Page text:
What better way for a club from the Madrid suburbs to celebrate its 90th anniversary year than to knock Real Madrid out of the Copa del Rey – and at the Bernabéu?

But perhaps even more remarkable than the run of little Leganés to the cup semi-finals in the spring of 2018 has been the club’s tenacity in staying afloat in the world’s most showcase league. A third consecutive campaign in La Liga starts in 2018-19.

Lega Shop/Harvey Holtom

Down-to-earth Asier Garitano, a Basque journeyman as a player and little-known as a coach until coming to Estadio Municipal de Butarque in Madrid’s south-western outskirts, fits the role perfectly. Modest and hard-working, Garitano played down the shock 2-1 win over the European champions by suggesting the club’s greatest triumph was promotion from the third-tier Segunda B to the Segunda in his first season, 2013-14.

For that 2014 play-off, ‘Lega’ faced L’Hospitalet. A goal in each leg by Carlos Álvarez, including a late one before 7,500 at the Butarque, kick-started the Garitano era.

Club Deportivo Leganés were founded in 1928, from the ashes of the more poetically named Club Deportivo Once Leones (‘11 Lions’). From an initial kit of blue and white, an unwitting echo of the colours of nearby rivals Getafe, CD Leganés switched to green, white and red. After starting out at a military ground, Los Legionarios moved to their own pitch, Paseo de la Estación.

Leganés on match day/Harvey Holtom

After the Spanish Civil War, the club changed nicknames to a more peaceable one of Los Pepineros, the Cucumber Growers, reflecting the local industry. Leganés was then a small town outside Madrid and a market garden for the capital. Suburban myth has it that visiting teams were left a box of cucumbers in the dressing room to take home with them. Leganés had also switched to a green colour scheme.

By the mid-1950s, the opposition, drawn from Madrid local leagues before the war, was still regional but at least semi-professional. Leganés had first gained promotion in 1949 after a do-or-die struggle with Getafe.

By now the mayor was involved, insisting Leganés re-adopt their original blue and white. As the community expanded and transformed into a dormitory town for Madrid, so the authorities created a new sports ground, Estadio Luis Rodríguez de Miguel, named after the government official who had helped with its development.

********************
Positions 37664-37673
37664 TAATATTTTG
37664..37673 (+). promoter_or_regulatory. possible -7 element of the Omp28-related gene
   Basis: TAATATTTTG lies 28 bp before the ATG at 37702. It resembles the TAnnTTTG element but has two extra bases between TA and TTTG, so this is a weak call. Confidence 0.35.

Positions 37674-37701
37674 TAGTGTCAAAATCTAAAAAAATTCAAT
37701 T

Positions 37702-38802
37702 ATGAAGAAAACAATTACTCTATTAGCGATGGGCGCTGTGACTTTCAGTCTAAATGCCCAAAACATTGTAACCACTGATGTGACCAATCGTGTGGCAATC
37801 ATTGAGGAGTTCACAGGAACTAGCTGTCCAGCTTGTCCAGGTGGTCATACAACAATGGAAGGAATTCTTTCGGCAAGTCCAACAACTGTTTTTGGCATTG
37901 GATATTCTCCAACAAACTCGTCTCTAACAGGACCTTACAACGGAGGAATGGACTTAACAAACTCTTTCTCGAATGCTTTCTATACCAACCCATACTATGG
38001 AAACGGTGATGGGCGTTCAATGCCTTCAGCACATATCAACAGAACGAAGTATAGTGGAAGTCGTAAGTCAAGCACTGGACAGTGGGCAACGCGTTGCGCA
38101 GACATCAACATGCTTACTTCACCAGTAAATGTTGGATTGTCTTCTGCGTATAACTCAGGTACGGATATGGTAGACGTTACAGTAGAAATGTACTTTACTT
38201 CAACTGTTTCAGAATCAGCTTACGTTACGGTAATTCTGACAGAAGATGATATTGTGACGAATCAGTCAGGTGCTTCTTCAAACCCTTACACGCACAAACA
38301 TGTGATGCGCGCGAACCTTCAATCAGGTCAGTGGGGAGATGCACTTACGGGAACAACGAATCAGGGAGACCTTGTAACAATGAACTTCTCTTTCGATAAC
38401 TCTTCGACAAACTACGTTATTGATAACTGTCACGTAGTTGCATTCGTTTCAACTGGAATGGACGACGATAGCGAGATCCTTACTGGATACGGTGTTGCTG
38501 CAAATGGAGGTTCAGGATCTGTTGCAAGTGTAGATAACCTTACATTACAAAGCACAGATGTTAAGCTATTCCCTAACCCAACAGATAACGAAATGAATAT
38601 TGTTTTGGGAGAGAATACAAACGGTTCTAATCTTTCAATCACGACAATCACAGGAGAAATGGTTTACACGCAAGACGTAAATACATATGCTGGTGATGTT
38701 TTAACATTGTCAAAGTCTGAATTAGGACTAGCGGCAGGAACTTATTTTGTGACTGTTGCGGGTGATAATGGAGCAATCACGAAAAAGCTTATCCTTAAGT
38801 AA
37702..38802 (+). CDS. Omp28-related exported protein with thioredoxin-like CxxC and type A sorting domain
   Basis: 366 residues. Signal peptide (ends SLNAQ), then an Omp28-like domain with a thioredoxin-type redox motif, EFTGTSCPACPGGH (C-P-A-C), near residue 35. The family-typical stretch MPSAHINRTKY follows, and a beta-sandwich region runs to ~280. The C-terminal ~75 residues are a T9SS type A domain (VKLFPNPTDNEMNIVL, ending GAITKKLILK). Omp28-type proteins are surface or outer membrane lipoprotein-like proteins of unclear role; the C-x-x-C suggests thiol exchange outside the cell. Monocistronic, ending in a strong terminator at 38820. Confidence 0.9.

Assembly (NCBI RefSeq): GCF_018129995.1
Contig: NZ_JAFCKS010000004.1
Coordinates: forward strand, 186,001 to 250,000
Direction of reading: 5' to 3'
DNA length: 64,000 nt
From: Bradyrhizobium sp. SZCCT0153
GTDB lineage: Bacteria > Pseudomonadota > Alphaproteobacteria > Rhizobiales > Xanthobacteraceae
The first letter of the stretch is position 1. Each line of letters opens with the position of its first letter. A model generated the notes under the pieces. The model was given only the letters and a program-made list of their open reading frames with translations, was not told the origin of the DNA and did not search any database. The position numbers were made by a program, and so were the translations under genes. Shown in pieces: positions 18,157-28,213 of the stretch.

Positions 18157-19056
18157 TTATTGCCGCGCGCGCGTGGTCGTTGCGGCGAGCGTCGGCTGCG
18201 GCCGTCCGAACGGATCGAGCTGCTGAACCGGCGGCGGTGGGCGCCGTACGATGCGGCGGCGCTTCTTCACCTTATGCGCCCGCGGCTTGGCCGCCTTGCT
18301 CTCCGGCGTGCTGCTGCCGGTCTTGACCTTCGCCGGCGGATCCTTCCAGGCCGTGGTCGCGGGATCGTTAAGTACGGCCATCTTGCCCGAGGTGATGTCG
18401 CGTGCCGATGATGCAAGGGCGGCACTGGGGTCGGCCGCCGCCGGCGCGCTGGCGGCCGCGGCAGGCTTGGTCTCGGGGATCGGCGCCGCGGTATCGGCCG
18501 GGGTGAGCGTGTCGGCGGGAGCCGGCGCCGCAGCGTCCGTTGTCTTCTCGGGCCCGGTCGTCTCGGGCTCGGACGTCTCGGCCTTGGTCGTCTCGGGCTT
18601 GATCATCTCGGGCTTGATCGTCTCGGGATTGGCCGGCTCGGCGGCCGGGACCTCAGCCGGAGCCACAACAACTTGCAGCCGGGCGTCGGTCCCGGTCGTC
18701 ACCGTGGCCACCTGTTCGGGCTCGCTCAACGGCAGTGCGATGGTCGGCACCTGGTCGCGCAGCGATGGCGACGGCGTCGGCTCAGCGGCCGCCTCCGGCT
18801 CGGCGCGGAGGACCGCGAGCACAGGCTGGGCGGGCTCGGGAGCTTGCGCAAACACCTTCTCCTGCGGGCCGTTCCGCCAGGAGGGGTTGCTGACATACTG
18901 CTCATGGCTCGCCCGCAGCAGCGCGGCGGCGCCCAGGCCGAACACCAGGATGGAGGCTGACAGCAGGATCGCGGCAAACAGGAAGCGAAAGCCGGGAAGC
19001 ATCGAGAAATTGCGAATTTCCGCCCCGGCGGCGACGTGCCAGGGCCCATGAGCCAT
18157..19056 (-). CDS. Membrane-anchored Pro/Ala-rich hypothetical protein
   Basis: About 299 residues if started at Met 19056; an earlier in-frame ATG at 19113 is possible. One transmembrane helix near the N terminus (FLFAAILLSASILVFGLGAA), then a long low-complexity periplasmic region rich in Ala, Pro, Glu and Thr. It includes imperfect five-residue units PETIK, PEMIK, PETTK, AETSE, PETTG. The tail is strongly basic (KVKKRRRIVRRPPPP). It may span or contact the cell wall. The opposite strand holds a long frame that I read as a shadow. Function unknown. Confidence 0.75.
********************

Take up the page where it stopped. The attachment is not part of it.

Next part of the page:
Lega Shop/Harvey Holtom

A stand was added in 1973 but it wasn’t until 20 years later that the 5,000-capacity ground finally witnessed Second Division football. Joining Getafe in the play-offs, Leganés overcame Elche to reach the Segunda in 1993. Long-term owner Jesús Polo González was a man from La Mancha whose entrepreneurial success stemmed from the rapid industrialisation of his adopted home.

Leganés drew bumper crowds for second-tier derbies with Getafe but invariably finished lower mid-table during their decade in the Second. The most notable year came in 1998, when a teenage Samuel Eto’o joined Leganés on loan, and the club moved to a new stadium, the Butarque. The Luis Rodríguez de Miguel was knocked down to make way for the Plaza Mayor.

Season 2003-04 began with free-spending Argentine Daniel Grinbank appointing José Pekerman and Carlos Aimar to key positions – and ended with fiscal chaos and relegation. An epic cup tie with Real Madrid, ending in a 4-3 defeat after extra-time, lives longer in the memory.

Estadio Butarque/Harvey Holtom

The club’s subsequent decade in the Third coincided with the credit crunch and austerity. Leganés remained in contention but it wasn’t until Asier Garitano arrived in 2013 that defensive solidity, and the goals of Carlos Álvarez, helped seal promotion back to the Segunda.

Sticking with the same coach and pretty much the same team, Garitano’s men struggled with the higher standard until goalgetter Chuli arrived in mid-season to save the day.

With Chuli soon snapped up, Garitano then used his Basque connections to bolster the side. Galvanised, Leganés went on an unbeaten run to set up the unlikely prospect of ascension to La Liga. Again, defence was the key, former Athletic Bilbao youth goalkeeper Jon Ander Serantes playing all 42 league games for 2015-16. Top scorer Alex Szymanowski only registered 12 goals all season, but a typically slim 1-0 win on the banks of the Ebro at Mirandés meant that Garitano had taken Leganés from third tier to top in three seasons.

Lega Shop/Harvey Holtom

After an initial shock 1-0 win at Vigo, and the novelty of a top-flight derby with Getafe, Leganés were soon faced with the realities of survival in La Liga. An injury-hit winter hardly helped. But with Szymanowski still scoring, including a brace in a 4-0 win over Betis and the equaliser at Bilbao, Garitano and his men hung on.